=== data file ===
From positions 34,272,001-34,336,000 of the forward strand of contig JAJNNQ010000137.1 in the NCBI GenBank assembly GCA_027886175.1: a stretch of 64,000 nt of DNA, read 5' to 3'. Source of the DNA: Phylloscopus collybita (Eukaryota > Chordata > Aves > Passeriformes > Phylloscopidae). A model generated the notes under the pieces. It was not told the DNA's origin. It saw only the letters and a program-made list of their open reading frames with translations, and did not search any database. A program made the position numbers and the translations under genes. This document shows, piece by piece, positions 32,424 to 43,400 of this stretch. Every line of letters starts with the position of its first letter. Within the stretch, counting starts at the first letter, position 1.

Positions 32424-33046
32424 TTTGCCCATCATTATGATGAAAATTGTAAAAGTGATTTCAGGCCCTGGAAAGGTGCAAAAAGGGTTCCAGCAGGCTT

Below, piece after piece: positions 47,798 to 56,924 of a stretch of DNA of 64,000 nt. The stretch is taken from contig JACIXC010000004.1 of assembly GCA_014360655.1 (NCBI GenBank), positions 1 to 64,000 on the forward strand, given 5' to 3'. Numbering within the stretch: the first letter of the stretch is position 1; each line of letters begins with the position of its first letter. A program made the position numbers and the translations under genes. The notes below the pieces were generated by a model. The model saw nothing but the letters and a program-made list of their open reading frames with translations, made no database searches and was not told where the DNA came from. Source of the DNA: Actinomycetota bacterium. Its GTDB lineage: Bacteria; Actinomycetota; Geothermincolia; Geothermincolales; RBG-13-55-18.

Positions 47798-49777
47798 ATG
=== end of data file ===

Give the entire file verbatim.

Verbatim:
From positions 34,272,001-34,336,000 of the forward strand of contig JAJNNQ010000137.1 in the NCBI GenBank assembly GCA_027886175.1: a stretch of 64,000 nt of DNA, read 5' to 3'. Source of the DNA: Phylloscopus collybita (Eukaryota > Chordata > Aves > Passeriformes > Phylloscopidae). A model generated the notes under the pieces. It was not told the DNA's origin. It saw only the letters and a program-made list of their open reading frames with translations, and did not search any database. A program made the position numbers and the translations under genes. This document shows, piece by piece, positions 32,424 to 43,400 of this stretch. Every line of letters starts with the position of its first letter. Within the stretch, counting starts at the first letter, position 1.

Positions 32424-33046
32424 TTTGCCCATCATTATGATGAAAATTGTAAAAGTGATTTCAGGCCCTGGAAAGGTGCAAAAAGGGTTCCAGCAGGCTT

Below, piece after piece: positions 47,798 to 56,924 of a stretch of DNA of 64,000 nt. The stretch is taken from contig JACIXC010000004.1 of assembly GCA_014360655.1 (NCBI GenBank), positions 1 to 64,000 on the forward strand, given 5' to 3'. Numbering within the stretch: the first letter of the stretch is position 1; each line of letters begins with the position of its first letter. A program made the position numbers and the translations under genes. The notes below the pieces were generated by a model. The model saw nothing but the letters and a program-made list of their open reading frames with translations, made no database searches and was not told where the DNA came from. Source of the DNA: Actinomycetota bacterium. Its GTDB lineage: Bacteria; Actinomycetota; Geothermincolia; Geothermincolales; RBG-13-55-18.

Positions 47798-49777
47798 ATG